my government asked the United Nations to help us investigate judicial abuses

DICTATORSHIPS don’t always die when the dictator leaves office. The wave of revolutions that toppled autocrats in Tunisia, Egypt, Libya and Yemen last year was certainly cause for hope. But the people of those countries should be aware that, long after the revolutions, powerful networks of regime loyalists can remain behind and can attempt to strangle their nascent democracies.

I learned this lesson quickly. My country, the Maldives, voted out President Maumoon Abdul Gayoom, its iron-fisted ruler, back in 2008, in historic elections that swept away three decades of his authoritarian rule. And yet the dictatorship bequeathed to the infant democracy a looted treasury, a ballooning budget deficit and a rotten judiciary.

I was elected that year, and with the help of the International Monetary Fund, my government worked to cut the deficit, while also building a modern tax base. For the first time in its history, the Maldives — a group of islands in the Indian Ocean — had a democratically elected president, parliament and local councils.

But it also had a judiciary handpicked by the former president, which was now hiding behind a democratic constitution. These powerful judges provided protection for the former president, his family members and political allies, many of whom are accused of corruption, embezzlement and human rights crimes.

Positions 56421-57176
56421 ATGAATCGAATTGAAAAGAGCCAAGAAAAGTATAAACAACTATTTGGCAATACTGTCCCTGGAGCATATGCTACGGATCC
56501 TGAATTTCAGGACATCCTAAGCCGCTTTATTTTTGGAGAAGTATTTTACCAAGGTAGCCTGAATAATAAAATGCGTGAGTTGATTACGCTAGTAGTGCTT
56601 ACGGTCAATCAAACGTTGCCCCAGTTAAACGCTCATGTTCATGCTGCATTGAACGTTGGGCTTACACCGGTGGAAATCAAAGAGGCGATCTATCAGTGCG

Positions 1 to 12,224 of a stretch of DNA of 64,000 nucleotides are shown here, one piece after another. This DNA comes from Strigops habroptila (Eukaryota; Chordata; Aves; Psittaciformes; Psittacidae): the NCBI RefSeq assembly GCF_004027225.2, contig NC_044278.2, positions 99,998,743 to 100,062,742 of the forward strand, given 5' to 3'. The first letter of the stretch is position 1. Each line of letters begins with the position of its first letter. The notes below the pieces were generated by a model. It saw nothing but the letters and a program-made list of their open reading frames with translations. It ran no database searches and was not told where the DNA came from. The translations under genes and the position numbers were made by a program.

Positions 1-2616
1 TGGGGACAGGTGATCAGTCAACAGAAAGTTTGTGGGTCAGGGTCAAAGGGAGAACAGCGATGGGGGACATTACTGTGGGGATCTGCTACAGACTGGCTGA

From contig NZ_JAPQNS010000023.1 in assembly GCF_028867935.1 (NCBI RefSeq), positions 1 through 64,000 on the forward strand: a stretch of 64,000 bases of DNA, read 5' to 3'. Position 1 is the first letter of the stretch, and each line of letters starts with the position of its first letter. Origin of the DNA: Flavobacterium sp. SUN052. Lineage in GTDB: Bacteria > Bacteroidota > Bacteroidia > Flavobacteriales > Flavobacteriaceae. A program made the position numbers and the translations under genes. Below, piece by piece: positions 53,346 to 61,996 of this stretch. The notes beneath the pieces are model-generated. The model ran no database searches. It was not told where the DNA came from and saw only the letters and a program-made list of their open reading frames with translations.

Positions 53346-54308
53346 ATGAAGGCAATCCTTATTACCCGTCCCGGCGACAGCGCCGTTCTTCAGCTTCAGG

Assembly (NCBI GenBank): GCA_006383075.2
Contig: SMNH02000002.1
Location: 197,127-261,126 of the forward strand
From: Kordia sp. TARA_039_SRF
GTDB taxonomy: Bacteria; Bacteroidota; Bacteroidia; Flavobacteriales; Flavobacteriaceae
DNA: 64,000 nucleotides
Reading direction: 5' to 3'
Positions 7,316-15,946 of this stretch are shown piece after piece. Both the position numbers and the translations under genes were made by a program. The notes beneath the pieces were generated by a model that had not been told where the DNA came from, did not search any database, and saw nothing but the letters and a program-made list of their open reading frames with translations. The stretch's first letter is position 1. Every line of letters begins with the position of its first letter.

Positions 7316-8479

Continue reading New York Times – The Dregs of Dictatorship

ISI chief meets a serial coup-maker, guilty of massive human rights abuses and former dictator Musharraf, tells him not to return to Pakistan.

– ISI chief secretly meets Musharraf in Dubai: sources

ISLAMABAD: Lt General Ahmed Shuja Pasha, the chief of the Inter Services Intelligence (ISI), held a secret meeting with former President General (retired) Pervez Musharraf in Dubai advising him not to visit Pakistan, sources told DawnNews on Monday.

“General Pasha, who has remained very close to the former president, held a meeting with him (Musharraf) in Dubai and advised him not to return to the country as the situation is not conducive for his return,” said an insider while requesting anonymity from this correspondent.

The Senate on Monday also passed a resolution demanding the arrest of the former military ruler on his return. Interior Minister Rehman Malik also announced that Musharraf would be arrested the day he landed in Pakistan.

The sources claim that Pasha strictly advised Musharraf to not to return.

It is yet not clear whether the meeting was held on the directions of the ruling Pakistan People’s Party government or if it was a private meeting. However the sources insist that it was a private meeting between the two.

The sources also claim that Pasha enjoys a long history of relations with the former dictator.

In 2008, during the last year of Musharraf as president, Pasha was appointed to the key posting of Director General (DG) of Military Operations Directorate. Later General Kayani, after becoming the chief of Army Staff, promoted him as Lt Gen and appointed him the chief of the ISI.

Currently two important cases against Pervez Musharraf have been registered in Pakistan. An Anti Terrorists Court (ATC) in Rawalpindi has already declared Musharraf a proclaimed offender in the Benazir Bhutto murder case. Musharraf was also nominated in Akbar Bugti’s murder case in Balochistan.